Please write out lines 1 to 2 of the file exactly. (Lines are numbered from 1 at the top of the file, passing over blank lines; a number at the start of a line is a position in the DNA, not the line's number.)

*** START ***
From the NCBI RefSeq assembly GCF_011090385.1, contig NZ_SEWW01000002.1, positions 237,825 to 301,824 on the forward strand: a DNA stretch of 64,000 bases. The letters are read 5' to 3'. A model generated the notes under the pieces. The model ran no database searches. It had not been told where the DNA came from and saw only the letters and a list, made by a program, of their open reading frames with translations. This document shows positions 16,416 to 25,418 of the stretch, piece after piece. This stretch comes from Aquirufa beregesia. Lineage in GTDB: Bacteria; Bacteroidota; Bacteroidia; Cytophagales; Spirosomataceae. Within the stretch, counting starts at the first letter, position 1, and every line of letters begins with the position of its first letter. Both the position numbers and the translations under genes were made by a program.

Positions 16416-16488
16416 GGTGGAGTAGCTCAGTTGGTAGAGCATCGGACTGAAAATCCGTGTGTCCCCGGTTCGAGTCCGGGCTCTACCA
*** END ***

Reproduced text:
From the NCBI RefSeq assembly GCF_011090385.1, contig NZ_SEWW01000002.1, positions 237,825 to 301,824 on the forward strand: a DNA stretch of 64,000 bases. The letters are read 5' to 3'. A model generated the notes under the pieces. The model ran no database searches. It had not been told where the DNA came from and saw only the letters and a list, made by a program, of their open reading frames with translations. This document shows positions 16,416 to 25,418 of the stretch, piece after piece. This stretch comes from Aquirufa beregesia. Lineage in GTDB: Bacteria; Bacteroidota; Bacteroidia; Cytophagales; Spirosomataceae. Within the stretch, counting starts at the first letter, position 1, and every line of letters begins with the position of its first letter. Both the position numbers and the translations under genes were made by a program.

Positions 16416-16488